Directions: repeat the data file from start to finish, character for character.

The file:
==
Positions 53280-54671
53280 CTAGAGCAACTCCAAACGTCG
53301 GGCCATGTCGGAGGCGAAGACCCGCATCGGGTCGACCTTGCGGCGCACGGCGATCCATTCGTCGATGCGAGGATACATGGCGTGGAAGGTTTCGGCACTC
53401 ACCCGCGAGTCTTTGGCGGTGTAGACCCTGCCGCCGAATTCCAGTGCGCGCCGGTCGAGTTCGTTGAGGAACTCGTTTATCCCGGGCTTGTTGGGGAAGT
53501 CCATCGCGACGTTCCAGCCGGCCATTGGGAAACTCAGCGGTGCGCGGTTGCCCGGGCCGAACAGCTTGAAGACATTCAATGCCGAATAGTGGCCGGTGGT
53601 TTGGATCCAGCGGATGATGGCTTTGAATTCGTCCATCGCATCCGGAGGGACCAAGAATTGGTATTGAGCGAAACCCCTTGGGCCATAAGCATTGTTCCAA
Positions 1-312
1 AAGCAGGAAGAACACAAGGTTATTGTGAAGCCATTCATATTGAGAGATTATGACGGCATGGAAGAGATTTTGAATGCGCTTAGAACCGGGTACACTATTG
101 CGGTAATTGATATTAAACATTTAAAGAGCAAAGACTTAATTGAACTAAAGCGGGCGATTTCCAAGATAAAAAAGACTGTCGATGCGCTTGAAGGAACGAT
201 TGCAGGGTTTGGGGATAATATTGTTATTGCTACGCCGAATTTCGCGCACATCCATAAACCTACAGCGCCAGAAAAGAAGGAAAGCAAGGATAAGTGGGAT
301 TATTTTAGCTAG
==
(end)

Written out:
Positions 53280-54671
53280 CTAGAGCAACTCCAAACGTCG
53301 GGCCATGTCGGAGGCGAAGACCCGCATCGGGTCGACCTTGCGGCGCACGGCGATCCATTCGTCGATGCGAGGATACATGGCGTGGAAGGTTTCGGCACTC
53401 ACCCGCGAGTCTTTGGCGGTGTAGACCCTGCCGCCGAATTCCAGTGCGCGCCGGTCGAGTTCGTTGAGGAACTCGTTTATCCCGGGCTTGTTGGGGAAGT
53501 CCATCGCGACGTTCCAGCCGGCCATTGGGAAACTCAGCGGTGCGCGGTTGCCCGGGCCGAACAGCTTGAAGACATTCAATGCCGAATAGTGGCCGGTGGT
53601 TTGGATCCAGCGGATGATGGCTTTGAATTCGTCCATCGCATCCGGAGGGACCAAGAATTGGTATTGAGCGAAACCCCTTGGGCCATAAGCATTGTTCCAA
Positions 1-312
1 AAGCAGGAAGAACACAAGGTTATTGTGAAGCCATTCATATTGAGAGATTATGACGGCATGGAAGAGATTTTGAATGCGCTTAGAACCGGGTACACTATTG
101 CGGTAATTGATATTAAACATTTAAAGAGCAAAGACTTAATTGAACTAAAGCGGGCGATTTCCAAGATAAAAAAGACTGTCGATGCGCTTGAAGGAACGAT
201 TGCAGGGTTTGGGGATAATATTGTTATTGCTACGCCGAATTTCGCGCACATCCATAAACCTACAGCGCCAGAAAAGAAGGAAAGCAAGGATAAGTGGGAT
301 TATTTTAGCTAG